The official opposition to city hall, Ensemble Montréal, which has been dragging a considerable debt for years, seems to have difficulty paying suppliers and collaborators for services rendered before and during the last municipal election campaign, in 2021.

The former party of ex-mayor Denis Coderre would have a bill of $ 34,000 outstanding since September 2021, for video capsules shot by OBox, in the spring and summer of 2021.

The party’s former official, Jonathan Cohen, also says he had “difficulties” with his remuneration, for his work before and after the election period. However, he refuses to say how much the party owes him.

Another employee, who requested anonymity, also revealed that she had difficulty obtaining reimbursement for certain expenses incurred in the context of the electoral campaign. The party owed him about $1,000. Half was refunded to her the following year after numerous requests from her, she says, but she gave up claiming the rest due to the hardships she had suffered.

Ensemble Montréal maintains that all election expenses were reimbursed to the employees and that its official representative was remunerated. With regard to the OBox invoice, we explain that we are waiting for “proof that the invoice has been approved by the official representative of the party”.

“We’re not here to cross the world,” says Jean-François Kacou, director general of the party since last February.

The official opposition party, whose interim leader is Aref Salem and which has 37 elected officials at city hall and in the boroughs, ended 2022 with net liabilities of $429,600, according to its financial report. .

Among his debts, a sum of $130,600 is owed to 36 individuals, including several party elected officials or former elected officials, who made loans ranging from $2,000 to $5,000 each, the financial report indicates. The majority of these loans date back to 2017, but some date as far back as 2014. The party pays interest to the lenders (usually 6%), but in most cases no principal is repaid. The party also has $488,000 in bank loans.

Ensemble Montreal’s financial statements also show accounts payable of $62,500. Which does not include the $34,000 bill from OBox.

OBox has done several contracts for Ensemble Montreal, including photos of candidates for the 2021 election posters, for which the company was paid.

She also shot video capsules where candidates, including Denis Coderre, introduce themselves or wish voters a happy national holiday. It is this contract that has not been paid.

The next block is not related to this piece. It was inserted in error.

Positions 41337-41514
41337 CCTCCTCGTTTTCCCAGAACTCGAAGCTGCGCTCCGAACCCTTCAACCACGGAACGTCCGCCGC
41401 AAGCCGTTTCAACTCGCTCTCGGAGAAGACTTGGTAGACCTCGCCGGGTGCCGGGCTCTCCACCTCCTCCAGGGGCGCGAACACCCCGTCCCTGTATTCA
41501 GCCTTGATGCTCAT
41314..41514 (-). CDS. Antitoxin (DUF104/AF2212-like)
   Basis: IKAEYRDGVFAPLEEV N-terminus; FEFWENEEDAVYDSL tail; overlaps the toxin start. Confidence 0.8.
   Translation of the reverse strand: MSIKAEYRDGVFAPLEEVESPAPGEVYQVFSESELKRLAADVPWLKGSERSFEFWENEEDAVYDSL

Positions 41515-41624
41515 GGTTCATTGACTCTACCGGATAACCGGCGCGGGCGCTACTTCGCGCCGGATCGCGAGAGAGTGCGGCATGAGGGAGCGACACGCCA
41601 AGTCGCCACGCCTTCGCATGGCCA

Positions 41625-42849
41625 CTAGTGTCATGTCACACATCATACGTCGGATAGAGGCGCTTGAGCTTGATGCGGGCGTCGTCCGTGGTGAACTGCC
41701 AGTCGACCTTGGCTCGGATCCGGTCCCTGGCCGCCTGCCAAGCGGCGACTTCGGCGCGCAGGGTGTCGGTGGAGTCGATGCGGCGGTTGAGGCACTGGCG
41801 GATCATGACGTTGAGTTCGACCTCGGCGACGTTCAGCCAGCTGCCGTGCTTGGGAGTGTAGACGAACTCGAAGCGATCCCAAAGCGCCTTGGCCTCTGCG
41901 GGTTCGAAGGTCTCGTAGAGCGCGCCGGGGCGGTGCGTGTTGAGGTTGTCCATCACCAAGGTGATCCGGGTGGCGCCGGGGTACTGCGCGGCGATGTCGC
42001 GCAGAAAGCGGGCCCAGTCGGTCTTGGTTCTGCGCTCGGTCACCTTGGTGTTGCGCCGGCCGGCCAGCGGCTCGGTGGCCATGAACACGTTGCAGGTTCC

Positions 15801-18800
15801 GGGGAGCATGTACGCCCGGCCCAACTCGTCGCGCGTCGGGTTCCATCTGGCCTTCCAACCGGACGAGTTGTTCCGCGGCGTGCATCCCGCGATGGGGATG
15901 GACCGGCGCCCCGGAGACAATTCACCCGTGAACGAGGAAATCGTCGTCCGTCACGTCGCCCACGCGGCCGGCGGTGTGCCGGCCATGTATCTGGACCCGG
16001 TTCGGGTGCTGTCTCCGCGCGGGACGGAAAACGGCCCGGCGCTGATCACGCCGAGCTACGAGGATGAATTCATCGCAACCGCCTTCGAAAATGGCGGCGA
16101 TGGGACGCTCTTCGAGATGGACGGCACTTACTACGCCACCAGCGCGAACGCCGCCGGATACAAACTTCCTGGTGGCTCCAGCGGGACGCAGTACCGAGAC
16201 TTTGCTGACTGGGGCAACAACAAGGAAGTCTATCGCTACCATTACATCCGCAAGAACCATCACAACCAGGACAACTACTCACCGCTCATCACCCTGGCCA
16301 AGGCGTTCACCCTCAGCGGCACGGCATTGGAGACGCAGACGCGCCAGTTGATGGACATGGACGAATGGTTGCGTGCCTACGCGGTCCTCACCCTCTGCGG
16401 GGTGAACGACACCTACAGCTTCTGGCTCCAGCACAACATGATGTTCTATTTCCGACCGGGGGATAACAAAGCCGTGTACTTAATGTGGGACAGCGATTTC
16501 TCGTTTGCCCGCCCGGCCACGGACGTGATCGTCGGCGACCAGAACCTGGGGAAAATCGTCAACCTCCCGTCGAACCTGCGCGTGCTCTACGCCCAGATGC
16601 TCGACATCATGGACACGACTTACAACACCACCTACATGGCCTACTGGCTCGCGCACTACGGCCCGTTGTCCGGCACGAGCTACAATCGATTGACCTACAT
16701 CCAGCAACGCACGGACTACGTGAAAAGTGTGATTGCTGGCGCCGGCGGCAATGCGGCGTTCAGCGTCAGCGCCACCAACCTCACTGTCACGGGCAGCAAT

“The material was shot before the election period, in anticipation of the campaign,” explains OBox founder Robert Boulos, who sent his invoice on September 10, 2021 to the party’s official agent, Jonathan Cohen. The electoral campaign was officially launched on September 17.

The agreement was reached with former party general manager Sébastien Lachaine, says Mr. Boulos, who provided us with several emails detailing the planning for this shoot.

However, Mr. Lachaine “does not recognize these invoices”, says Jean-François Kacou today. He himself was not at the party at the time.

Mr. Lachaine declined to answer our questions for this report.

According to Jonathan Cohen, who served as the party’s official agent during the 2021 campaign, the problem with the contract for the video clips is that it was made before the official campaign kicked off. “Services rendered for the election, but outside the election period, are not reimbursable” by the DGEQ, he said in an interview.

However, at the DGEQ, it is specified that election expenses are those incurred for goods and services that will be used during the election campaign. “It’s not important when the order was placed or when it was paid for. What we’re looking at is the use,” said DGEQ spokesperson Julie Saint-Arnaud.

Election expenses entitle you to a reimbursement of up to 70%, up to a certain maximum. During the 2021 election campaign, Ensemble Montréal spent 1.4 million, while the maximum allowed was 1.6 million.

It is not clear whether the video clips shot by OBox were used after the campaign was launched.

Former official Jonathan Cohen says “it’s been a tough campaign,” but says all vendors have been paid.

But for expenses incurred before and after the campaign, “there were difficulties in paying, including for myself,” he says. “It’s possible that there were delays or non-payments, I know for a fact that was my case. »

Another contractor who worked during the election campaign said she had great difficulty getting reimbursed for bills totaling about $1,000 for travel and communication expenses, for which she had provided receipts. At his insistence, the party eventually reimbursed him $500.

“I know there were financial difficulties, but I had provided all my bills,” she said, on condition of anonymity because she still works in politics.

While the main opposition party tries to pay off its debts, Mayor Valérie Plante’s party, Projet Montréal, is swimming in surpluses. The ruling party’s accumulated net assets were estimated at $557,000 as of December 31, 2022, according to its latest financial report. Projet Montréal raised approximately $200,000 in donations and membership fees last year, while Ensemble Montréal received $128,000 from the public. Projet Montréal spent roughly the same amount as its opponents during the 2021 election campaign, namely 1.4 million.